Unlike his Black Star partner Mos Def, Kweli has given us a concise, consistent, skit free long player. Less adventurous? Yes. More appealing? For sure.

Oh, and to those friends who don't like rap... all I ask is you add this small resolution for the new year, borrow this CD from me and give it a chance.

Grade: A-
Fave Song: We Got The Beat


Popular posts from this blog

Why Weezer is the Definitive Gen X Band

I’ve been thinkin’ ‘bout my g-g-g-generation.   One of the more fascinating side effects of the ever-intensifying culture wars is the emergence of generational mud-slinging battle between Baby Boomers and Millennials. Social media has played the role of both venue and promoter, and news outlets have done their best to cheer it on. As a member of the cohort that's situated between the two factions - Generation X - and thus removed from the fray, I've regarded this as an amusing sideshow in the never-ending circus of nauseating Internet discourse. The most illuminating part to me is how the conflict, and various reports about it, consistently omits the existence the generation between these two, and how very appropriate that is.   Now I'll start with the disclaimer that I'm well aware that no group of people is homogeneous. Generation X encompasses many different personality types, cultural experiences, economic realities, and a possible 15-year age difference (Gen Xers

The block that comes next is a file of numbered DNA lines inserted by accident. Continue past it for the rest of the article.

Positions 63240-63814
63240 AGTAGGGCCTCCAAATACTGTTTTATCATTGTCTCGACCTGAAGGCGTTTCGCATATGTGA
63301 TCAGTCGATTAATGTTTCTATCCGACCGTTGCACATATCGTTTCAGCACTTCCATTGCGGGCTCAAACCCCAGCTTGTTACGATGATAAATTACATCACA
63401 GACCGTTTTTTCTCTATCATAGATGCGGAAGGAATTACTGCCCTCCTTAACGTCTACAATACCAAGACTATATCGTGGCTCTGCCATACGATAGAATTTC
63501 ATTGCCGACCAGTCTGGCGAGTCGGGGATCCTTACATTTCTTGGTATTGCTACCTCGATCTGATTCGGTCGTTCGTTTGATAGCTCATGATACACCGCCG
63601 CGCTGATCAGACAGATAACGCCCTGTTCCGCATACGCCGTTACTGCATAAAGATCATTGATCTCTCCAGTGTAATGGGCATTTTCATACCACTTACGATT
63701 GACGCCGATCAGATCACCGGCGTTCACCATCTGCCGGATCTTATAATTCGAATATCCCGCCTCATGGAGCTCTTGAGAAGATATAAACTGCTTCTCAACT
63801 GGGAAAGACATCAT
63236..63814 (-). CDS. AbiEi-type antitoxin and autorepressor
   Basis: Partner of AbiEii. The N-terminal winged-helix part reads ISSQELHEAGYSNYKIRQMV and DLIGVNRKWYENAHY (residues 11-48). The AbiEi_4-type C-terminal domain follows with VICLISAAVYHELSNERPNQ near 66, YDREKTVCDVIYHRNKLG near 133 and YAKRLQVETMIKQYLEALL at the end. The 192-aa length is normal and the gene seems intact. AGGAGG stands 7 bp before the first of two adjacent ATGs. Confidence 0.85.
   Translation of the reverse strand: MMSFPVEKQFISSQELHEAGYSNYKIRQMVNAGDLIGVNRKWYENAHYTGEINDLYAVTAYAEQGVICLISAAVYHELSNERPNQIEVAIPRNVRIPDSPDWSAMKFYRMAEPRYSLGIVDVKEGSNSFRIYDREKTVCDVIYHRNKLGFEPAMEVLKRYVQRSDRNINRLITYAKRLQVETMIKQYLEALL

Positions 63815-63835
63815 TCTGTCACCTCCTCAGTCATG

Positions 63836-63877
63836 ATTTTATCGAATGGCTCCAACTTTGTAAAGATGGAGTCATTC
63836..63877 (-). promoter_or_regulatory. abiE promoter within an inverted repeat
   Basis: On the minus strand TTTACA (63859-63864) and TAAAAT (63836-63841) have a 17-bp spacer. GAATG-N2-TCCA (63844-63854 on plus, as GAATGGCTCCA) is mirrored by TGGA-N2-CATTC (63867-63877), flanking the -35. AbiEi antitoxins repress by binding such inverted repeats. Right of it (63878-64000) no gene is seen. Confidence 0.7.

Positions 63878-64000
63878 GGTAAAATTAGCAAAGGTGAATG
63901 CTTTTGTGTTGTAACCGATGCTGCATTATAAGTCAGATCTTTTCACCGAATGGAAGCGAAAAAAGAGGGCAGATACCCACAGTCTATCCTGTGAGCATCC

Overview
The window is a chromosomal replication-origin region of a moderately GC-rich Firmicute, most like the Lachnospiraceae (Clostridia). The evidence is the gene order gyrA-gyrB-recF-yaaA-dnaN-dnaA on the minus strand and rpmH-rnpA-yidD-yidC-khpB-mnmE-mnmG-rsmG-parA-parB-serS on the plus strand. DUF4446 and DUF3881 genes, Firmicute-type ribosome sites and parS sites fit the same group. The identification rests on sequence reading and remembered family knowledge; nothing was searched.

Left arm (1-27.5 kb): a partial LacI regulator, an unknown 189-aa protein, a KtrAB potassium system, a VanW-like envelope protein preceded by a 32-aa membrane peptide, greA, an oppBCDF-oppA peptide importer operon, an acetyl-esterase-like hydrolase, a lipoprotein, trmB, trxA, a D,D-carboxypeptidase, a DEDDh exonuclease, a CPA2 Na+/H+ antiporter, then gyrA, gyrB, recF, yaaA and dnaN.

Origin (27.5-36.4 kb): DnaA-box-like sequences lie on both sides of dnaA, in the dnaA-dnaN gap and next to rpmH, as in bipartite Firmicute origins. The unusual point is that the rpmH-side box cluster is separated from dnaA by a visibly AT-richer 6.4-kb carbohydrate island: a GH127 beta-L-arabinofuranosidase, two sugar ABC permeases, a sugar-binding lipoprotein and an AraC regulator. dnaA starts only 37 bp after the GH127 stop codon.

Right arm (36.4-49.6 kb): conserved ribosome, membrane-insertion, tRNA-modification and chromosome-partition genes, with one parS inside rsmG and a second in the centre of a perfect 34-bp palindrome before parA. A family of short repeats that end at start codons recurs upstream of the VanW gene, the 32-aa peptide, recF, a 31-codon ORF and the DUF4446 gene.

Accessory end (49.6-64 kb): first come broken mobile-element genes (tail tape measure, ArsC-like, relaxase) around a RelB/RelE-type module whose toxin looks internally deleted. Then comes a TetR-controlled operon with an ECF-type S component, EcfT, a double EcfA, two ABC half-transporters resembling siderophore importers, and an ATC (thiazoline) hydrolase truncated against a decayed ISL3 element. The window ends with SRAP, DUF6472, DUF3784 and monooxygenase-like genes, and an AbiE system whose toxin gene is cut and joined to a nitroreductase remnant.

20 From 2020

Every year since 2003 (coincidentally, the year I started this blog), I've made a compilation of some of my favorite songs of the year. I love the act of compiling and ordering, finding songs that speak to one another lyrically and that flow together seamlessly.  In order for the mixes to have longevity, I've typically avoided choosing too many songs that lyrically reflect the events of the year. That's gotten harder every year since 2016, and I was initially worried 2020 was going to be the tipping point. This year's mix might have looked a lot different if the presidential election had gone the other way. It would have certainly been more angry and despairing, and would have included such topical songs as Ben Folds's "2020," Ben Gibbard's "Proxima B," and Sloan's "Silence Trumps Lies." All good tunes, but I'm not sure how much I'll want to revisit them. Thankfully, instead, we have a mix with a variety of moods and cov

12 More by Jimmy Eat World

Sometimes an artist just needs 12  more  songs to summarize their career. Case in point... Sometimes your favorite band sneaks up on you. I'd been a Jimmy Eat World fan since the late 1990s, and have never missed one of their albums. But they didn't become my favorite band until a 2013 concert at First Avenue, where I found myself singing along with every single song by heart. It was then that I realized that for every phase of my adult life, Jimmy Eat World has been there to soundtrack it. You'll definitely want to check out the  12 by Jimmy Eat World  list to relive the first part of their career. 1. "Big Casino" (from Chase This Light , 2007) A highly caffeinated tune that contains one of my top ten all-time Jimmy Eat World lyrics: "Well there's lots of smart ideas in books I've never read / When the girls come talk to me I wish to hell I had." 2. "Always Be" (from  Chase This Light , 2007) Chase This Light came out when I was 30 yea